Thursday, June 30, 2011


When you live here in "la-la land" you think a lot about moving. Many locals do it every year and the rest of us all consider it on a regular basis. Every time we have trouble parking our car in August, or stand in line at the grocery store, or wish we could downsize but realize we can't because of the cost of real estate, the thought comes to mind "Maybe its time to move".

I think about it. I think about how much more we could get for our money in another place. I think about what life would be like here if none of my children were here. I think about the possibility of being some place where tourists don't flock in and take over, and where we could afford to actually take a vacation once in awhile.

I always finish those thoughts with the flip-side. I think about the community here that I love, the places I love to go, the people I love to be with and the beauty that surrounds me here. I think about my ancestors and the lives they lived here. I think about my memories and the history we've made. I think about all the trade-offs it would mean if we left and I know I can't do it. Some things just aren't worth money and this is one of them. Of course times change and I can never say "never". But for right now, I'm perfectly content to be here in East Hampton, sitting on a lot of equity I'll never use because I'd rather live in it than spend it elsewhere.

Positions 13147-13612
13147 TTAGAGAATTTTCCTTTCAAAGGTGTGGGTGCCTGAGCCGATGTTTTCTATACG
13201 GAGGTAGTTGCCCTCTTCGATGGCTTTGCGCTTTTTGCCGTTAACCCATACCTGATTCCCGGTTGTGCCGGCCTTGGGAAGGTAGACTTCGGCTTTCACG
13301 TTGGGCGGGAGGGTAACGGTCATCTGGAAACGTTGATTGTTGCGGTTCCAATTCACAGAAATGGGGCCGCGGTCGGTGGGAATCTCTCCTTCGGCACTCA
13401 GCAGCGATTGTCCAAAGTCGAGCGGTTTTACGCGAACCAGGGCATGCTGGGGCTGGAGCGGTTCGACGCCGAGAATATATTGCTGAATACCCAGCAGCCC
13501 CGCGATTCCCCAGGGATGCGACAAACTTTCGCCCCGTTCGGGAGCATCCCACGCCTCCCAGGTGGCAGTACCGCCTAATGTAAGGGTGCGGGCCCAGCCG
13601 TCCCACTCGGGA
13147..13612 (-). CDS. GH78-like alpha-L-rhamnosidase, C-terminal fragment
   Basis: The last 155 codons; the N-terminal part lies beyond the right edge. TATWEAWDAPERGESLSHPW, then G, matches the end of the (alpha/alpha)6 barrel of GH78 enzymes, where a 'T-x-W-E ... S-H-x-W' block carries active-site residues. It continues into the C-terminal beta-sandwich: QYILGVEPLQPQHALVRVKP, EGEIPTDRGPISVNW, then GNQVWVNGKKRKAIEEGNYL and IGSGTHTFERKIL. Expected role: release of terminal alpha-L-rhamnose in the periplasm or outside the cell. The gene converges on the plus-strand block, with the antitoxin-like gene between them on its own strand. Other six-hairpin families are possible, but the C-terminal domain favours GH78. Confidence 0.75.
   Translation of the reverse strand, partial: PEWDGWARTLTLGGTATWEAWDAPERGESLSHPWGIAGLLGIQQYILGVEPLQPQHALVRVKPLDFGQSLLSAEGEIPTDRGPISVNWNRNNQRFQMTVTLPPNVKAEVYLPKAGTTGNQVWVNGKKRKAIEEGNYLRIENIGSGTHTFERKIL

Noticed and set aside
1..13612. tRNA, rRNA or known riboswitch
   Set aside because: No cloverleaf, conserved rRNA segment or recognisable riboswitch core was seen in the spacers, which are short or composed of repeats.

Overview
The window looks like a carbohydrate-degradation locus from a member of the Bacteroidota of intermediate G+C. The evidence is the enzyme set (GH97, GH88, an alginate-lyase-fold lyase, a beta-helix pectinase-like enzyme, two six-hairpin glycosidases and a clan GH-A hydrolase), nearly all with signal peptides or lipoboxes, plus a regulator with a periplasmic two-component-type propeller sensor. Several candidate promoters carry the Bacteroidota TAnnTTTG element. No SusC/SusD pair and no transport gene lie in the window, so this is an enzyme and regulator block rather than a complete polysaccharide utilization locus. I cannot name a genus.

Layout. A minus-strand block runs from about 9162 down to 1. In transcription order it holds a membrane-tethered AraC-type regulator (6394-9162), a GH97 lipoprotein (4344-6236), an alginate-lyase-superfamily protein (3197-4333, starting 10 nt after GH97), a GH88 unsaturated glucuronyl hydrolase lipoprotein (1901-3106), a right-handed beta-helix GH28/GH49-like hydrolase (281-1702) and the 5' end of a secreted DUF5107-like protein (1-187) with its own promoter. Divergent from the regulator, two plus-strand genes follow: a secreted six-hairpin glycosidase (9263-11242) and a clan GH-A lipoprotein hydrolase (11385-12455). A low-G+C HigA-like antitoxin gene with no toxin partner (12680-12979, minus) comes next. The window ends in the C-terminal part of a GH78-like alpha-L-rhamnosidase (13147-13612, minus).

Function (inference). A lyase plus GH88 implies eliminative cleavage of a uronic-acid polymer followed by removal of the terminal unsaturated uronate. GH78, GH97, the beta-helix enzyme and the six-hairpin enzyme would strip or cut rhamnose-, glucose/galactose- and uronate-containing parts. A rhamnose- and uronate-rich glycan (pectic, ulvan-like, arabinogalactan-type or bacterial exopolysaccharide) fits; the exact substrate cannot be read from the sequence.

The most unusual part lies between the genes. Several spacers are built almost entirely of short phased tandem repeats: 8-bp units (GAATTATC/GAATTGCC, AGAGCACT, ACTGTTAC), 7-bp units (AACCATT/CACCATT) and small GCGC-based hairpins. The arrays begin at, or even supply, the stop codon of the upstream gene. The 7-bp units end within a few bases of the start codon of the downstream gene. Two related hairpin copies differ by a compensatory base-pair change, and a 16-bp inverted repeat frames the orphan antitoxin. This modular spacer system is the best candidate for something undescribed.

Wednesday, June 29, 2011

Cool mornings

One of the things I love about the weather on the East End is the way the temperature cools down so nicely at night. Of course, there are those heat waves where we wake up to humidity and miserablly hot air, but for the most part we can depend on things cooling off overnight and giving us something great to wake up to.

As long as I get out of the house by 6:30am, I can take a nice walk ourside without melting. Sometimes when I get downstairs and open the windows I need to put a long-sleeved shirt on to keep from getting chilled. I read my morning paper and do my Facebook check in comfort, sitting in front of an open window, enjoying the peace of the early morning in East Hampton. It's quiet, it's cool, and I'm loving the summer.

I'm not a fan of heat and humidity. I like comfortable temperatures and I like to be able to breathe the air without feeling as though its as thick as pea soup. And until we get our next heat wave I'm enjoying another East End summer with cool mornings and comfortable nights. There's no place else I'd rather be.